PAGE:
This Article’s historical narrative and analytical approach stemming from the state supremacy arguments also break new ground in emphasizing the roles that states have played in the development of federal Indian law. In scholarship focused on Native nations and peoples, legal scholars have almost exclusively focused on the federal 56 See generally Maggie Blackhawk, Federal Indian Law as Paradigm Within Public Law, 132 Harv. L. Rev. 1787 (2019) [hereinafter Blackhawk, Federal Indian Law as Paradigm] (advocating for a new paradigm of federal constitutional law that centers federal Indian law and colonialism); Matthew L.M. Fletcher, Politics, Indian Law, and the Constitution, 108 Calif. L. Rev. 495 (2020) (arguing that the Constitution authorizes Congress to legally classify on the basis of Indian status); Philip P. Frickey, (Native) American Exceptionalism in Federal Public Law, 119 Harv. L. Rev. 433 (2005) (analyzing the incoherence of federal Indian law); Nell Jessup Newton, Federal Power Over Indians: Its Sources, Scope, and Limitations, 132 U. Pa. L. Rev. 195 (1984) (surveying the scope of federal power over Native peoples). and Indian (or tribal) 57 See generally Gregory Ablavsky, “With the Indian Tribes”: Race, Citizenship, and Original Constitutional Meanings, 70 Stan. L. Rev. 1025 (2018) (uncovering the meaning of “tribe” and “Indian” in the late eighteenth-century); Elizabeth A. Reese, The Other American Law, 73 Stan. L. Rev. 555 (2021) (advocating for the integration of tribal law into mainstream understandings of American law); Angela R. Riley, (Tribal) Sovereignty and Illiberalism, 95 Calif. L. Rev. 799 (2007) (arguing for the recognition of tribal sovereignty even when tribal decisions conflict with Western liberal ideals); Gloria Valencia-Weber, Tribal Courts: Custom and Innovative Law, 24 N.M. L. Rev. 225 (1994) (characterizing tribes as a “third sovereign” that must be included in the legal discourse). aspects of federal Indian law. This tendency has obscured the huge influence that states and their arguments have had on current understandings of Native history and the principles of federal Indian law, even when some of the most important Indian law cases pitted a state against a Native nation. 58 For a piece of historical scholarship that examines the impact of state law on Native peoples (though omitting thorough analysis of the historical connection between state power and federal Indian law), see generally Rosen, supra note 36, (studying the application of state law to Native peoples from the late eighteenth to the late nineteenth century). When Indian law scholars have focused on the history of states’ arguments or authority, it has been to describe the origins of a specific legal principle. See, e.g., Gregory Ablavsky, Beyond the Indian Commerce Clause, 124 Yale L.J. 1012, 1039–52 (2015) [hereinafter Ablavsky, Indian Commerce Clause] (examining the origins of the federal government’s exclusive authority over Indian affairs in the Founding Era); Gloria Valencia-Weber, The Supreme Court’s Indian Law Decisions: Deviations From Constitutional Principles and the Crafting of Judicial Smallpox Blankets, 5 U. Pa. J. Const. L. 405, 409–13 (2003) (excavating the history of state authority to undermine the constitutional basis for the principles underlying the Court’s reasoning in Nevada v. Hicks, 533 U.S. 353 (2001)). Analysis of states and their authority has usually only appeared in scholarship that compares the political statuses of states and Native nations 59 See, e.g., Gregory Ablavsky, Sovereign Metaphors in Indian Law, 80 Mont. L. Rev. 11, 20–27 (2019) (discussing analogies between states and Native nations both historically and in the modern era). or that explores how states and tribes should work with one another in certain policy areas. 60 See, e.g., Matthew L.M. Fletcher, Retiring the “Deadliest Enemies” Model of Tribal–State Relations, 43 Tulsa L. Rev. 73, 81–83 (2007) [hereinafter Fletcher, Deadliest Enemies] (describing how “negotiation and agreement” now characterize tribal–state relations); Katherine Florey, Making It Work: Tribal Innovation, State Reaction, and the Future of Tribes as Regulatory Laboratories, 92 Wash. L. Rev. 713, 763–84 (2017) (analyzing ways in which tribes and states can benefit each other through regulatory innovations). By bringing more attention to state supremacy, especially in the wake of Castro-Huerta, this Article hopefully will spur other scholars in the field to consider it alongside federal power and tribal sovereignty in their analyses. 61 This Article joins a handful of other recent articles that have begun analyzing state power in relation to federal Indian law in the wake of Castro-Huerta. See generally Ablavsky, Too Much History, supra note 20 (calling Castro-Huerta indicative of the Court’s problematic approach of using “too much history” in Indian law jurisprudence); Michael Doran, Tribal Sovereignty Preempted, 89 Brook. L. Rev. (forthcoming 2023), [] (tracking how the “symmetry for state and tribal authority” has been dismantled, leading to Castro-Huerta); Hedden-Nicely, The Reports of My Death, supra note 20 (arguing that Worcester’s broad principles remain good law even after Castro-Huerta); Dylan R. Hedden-Nicely, The Terms of Their Deal: Revitalizing the Treaty Right to Limit State Jurisdiction in Indian Country, 27 Lewis & Clark L. Rev. 457, 481–91 (2023) [hereinafter Hedden-Nicely, The Terms of Their Deal] (advocating for the application of treaty-rights analysis in Indian law preemption cases rather than Castro-Huerta’s balancing test); John P. LaVelle, Surviving Castro-Huerta: The Historical Perseverance of the Basic Policy of Worcester v. Georgia Protecting Tribal Autonomy, Notwithstanding One Supreme Court Opinion’s Errant Narrative to the Contrary, 74 Mercer L. Rev. 845 (2023) (examining Supreme Court cases addressing state power over Native nations to critique the Court’s opinion in Castro-Huerta); Rusco, supra note 49 (considering Castro-Huerta’s role in the erosion of tribal sovereignty). But it departs from this scholarship by providing an overarching historical and theoretical framework for understanding the legal principles used in Castro-Huerta within the context of federal Indian law doctrine.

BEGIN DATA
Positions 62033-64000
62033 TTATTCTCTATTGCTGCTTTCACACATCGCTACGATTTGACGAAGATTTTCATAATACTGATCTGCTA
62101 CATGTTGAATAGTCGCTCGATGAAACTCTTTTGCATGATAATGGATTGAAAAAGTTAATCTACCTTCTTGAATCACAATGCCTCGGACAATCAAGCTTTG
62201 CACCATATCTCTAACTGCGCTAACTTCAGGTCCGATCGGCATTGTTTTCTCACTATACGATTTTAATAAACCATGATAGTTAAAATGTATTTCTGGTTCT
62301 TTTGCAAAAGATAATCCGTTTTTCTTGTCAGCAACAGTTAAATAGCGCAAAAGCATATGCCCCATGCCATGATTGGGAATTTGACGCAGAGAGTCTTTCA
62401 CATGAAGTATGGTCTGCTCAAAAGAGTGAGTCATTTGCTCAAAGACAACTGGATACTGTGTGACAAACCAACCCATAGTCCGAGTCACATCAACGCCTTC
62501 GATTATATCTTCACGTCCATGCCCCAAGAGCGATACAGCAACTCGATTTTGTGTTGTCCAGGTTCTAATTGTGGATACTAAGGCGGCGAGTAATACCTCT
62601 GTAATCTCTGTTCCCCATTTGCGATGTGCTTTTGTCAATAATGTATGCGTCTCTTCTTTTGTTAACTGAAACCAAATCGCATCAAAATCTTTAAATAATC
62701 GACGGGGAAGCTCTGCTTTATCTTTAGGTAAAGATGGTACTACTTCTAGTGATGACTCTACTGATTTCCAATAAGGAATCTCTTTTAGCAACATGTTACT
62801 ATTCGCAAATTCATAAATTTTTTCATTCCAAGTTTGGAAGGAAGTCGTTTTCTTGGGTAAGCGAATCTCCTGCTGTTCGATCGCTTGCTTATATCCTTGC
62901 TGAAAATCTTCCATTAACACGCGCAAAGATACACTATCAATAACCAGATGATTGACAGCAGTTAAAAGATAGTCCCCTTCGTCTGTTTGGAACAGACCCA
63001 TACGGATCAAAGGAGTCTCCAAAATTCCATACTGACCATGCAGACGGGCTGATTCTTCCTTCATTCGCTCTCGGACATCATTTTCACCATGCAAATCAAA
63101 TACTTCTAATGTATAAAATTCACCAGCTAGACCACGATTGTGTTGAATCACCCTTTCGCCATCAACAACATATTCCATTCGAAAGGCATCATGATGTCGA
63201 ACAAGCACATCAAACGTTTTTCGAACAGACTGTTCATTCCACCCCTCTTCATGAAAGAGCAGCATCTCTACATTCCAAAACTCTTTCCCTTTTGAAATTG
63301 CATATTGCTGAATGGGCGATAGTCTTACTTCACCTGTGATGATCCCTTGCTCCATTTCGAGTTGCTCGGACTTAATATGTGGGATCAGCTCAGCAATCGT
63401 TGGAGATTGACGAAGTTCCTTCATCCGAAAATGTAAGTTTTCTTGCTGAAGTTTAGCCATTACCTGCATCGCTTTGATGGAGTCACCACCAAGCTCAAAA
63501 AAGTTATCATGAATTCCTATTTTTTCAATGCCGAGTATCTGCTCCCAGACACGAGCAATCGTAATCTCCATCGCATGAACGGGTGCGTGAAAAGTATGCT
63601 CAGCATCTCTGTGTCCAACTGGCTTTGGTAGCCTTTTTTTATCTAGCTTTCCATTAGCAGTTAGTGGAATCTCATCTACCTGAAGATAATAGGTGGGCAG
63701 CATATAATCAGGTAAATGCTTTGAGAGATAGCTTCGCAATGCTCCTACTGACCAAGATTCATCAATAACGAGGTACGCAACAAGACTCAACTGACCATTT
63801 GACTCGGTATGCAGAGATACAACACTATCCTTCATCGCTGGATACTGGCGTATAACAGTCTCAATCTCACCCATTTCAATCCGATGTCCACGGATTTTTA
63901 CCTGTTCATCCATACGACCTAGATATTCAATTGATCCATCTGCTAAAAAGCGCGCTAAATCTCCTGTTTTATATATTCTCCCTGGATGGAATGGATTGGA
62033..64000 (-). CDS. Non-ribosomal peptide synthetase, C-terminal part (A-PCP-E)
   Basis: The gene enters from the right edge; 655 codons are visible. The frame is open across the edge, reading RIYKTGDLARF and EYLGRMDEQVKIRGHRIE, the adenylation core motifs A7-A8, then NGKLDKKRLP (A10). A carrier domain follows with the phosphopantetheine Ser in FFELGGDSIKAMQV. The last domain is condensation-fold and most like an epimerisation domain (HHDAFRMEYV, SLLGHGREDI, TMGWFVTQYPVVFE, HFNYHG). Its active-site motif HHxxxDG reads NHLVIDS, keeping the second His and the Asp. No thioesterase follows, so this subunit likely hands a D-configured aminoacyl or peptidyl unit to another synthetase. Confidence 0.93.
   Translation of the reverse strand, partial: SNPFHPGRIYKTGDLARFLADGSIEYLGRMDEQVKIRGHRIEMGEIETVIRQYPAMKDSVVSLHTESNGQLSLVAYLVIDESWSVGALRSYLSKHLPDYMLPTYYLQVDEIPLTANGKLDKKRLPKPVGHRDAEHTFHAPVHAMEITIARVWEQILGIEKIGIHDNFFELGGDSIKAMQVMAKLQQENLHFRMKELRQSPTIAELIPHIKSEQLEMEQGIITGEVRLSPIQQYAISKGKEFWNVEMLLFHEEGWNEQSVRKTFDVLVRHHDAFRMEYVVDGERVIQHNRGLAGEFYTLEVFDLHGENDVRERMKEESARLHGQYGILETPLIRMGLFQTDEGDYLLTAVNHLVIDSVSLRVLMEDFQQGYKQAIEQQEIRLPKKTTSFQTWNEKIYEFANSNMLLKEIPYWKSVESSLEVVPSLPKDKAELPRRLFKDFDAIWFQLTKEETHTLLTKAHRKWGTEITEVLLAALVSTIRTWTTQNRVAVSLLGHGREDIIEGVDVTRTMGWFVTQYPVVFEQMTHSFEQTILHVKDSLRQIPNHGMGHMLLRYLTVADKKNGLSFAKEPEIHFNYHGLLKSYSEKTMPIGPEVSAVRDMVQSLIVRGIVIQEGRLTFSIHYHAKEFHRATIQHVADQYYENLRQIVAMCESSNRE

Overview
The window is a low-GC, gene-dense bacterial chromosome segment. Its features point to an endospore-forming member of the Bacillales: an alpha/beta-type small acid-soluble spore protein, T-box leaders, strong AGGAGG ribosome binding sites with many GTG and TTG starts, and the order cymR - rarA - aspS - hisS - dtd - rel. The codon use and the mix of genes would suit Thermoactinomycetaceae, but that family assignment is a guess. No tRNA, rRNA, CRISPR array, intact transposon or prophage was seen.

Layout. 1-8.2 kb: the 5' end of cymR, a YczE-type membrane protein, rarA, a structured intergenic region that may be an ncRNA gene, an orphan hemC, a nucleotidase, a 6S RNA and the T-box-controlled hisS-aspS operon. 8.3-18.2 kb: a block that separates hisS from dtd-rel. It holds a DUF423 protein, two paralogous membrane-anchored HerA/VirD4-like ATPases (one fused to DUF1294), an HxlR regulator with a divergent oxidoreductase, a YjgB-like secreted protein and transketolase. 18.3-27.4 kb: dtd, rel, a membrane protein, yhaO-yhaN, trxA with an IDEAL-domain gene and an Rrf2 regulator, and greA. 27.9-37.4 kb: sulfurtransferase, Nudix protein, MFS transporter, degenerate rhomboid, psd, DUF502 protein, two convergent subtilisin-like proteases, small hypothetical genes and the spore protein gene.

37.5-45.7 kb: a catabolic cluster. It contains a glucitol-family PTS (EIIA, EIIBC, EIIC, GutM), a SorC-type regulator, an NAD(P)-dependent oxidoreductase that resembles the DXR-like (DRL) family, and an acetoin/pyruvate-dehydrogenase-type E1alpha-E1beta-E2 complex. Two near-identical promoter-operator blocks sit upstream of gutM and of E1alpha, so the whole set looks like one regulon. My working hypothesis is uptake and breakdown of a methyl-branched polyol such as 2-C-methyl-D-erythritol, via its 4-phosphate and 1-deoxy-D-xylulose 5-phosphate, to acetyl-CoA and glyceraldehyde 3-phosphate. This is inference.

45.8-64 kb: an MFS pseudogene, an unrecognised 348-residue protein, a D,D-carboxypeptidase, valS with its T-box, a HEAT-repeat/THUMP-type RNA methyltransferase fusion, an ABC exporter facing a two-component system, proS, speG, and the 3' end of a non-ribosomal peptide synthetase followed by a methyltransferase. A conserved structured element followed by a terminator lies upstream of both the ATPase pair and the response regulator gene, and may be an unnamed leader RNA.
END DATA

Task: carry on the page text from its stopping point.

This work on the state supremacy theory has implications for broader federalism issues beyond Indian law. In particular, the revival of state supremacy arguments in the modern Indian law cases suggests that the Rehnquist and Roberts Courts’ formalist approach to federalism has been influenced by the history of Indian law. 62 This formalist approach is evident in recent Court developments in several areas of constitutional law, including the creation of the anticommandeering doctrine under the Tenth Amendment, see Printz v. United States, 521 U.S. 898, 918–22 (1997), the expansion of state sovereign immunity, see Seminole Tribe of Fla. v. Florida, 517 U.S. 44, 60–73 (1996), and the limitations of Congress’s spending power, see NFIB v. Sebelius, 567 U.S. 519, 575–85 (2012). The Court’s “New Federalism,” which purports to be a return to the original understanding of federalism, involves the resurrection of general ideas about federal, state, and tribal sovereignty that did not hold sway in the early republic and should not today. 63 For a critique of the Court’s modern originalist approach to federalism, see Alison L. LaCroix, The Interbellum Constitution: Federalism in the Long Founding Moment, 67 Stan. L. Rev. 397, 440–45 (2015) (uncovering understandings of Congress’s spending power in the early nineteenth century). Furthermore, the recent Indian law cases invoking state supremacy tropes to cabin tribal power reinforce the trend whereby the Court uses dubious constructions of state sovereignty to undermine racial remediation policies. 64 See, e.g., Shelby County v. Holder, 570 U.S. 529, 544 (2013) (striking down the coverage formula in section 4 of the Voting Rights Act as a violation of states’ “equal sovereignty”). For an analysis and critique of the Court’s equal sovereignty principle and its use in Shelby County, see Leah M. Litman, Inventing Equal Sovereignty, 144 Mich. L. Rev. 1207, 1209–10 (2016). Therefore, Indian law may not be the only doctrinal area in which robust-yet-inaccurate notions of state power must be confronted. And this analysis of the state supremacy theory will help jurists and legal scholars who work outside the field of federal Indian law to recognize the larger phenomenon of the Court using states’ rights arguments shorn of their historical foundations to upset various doctrines.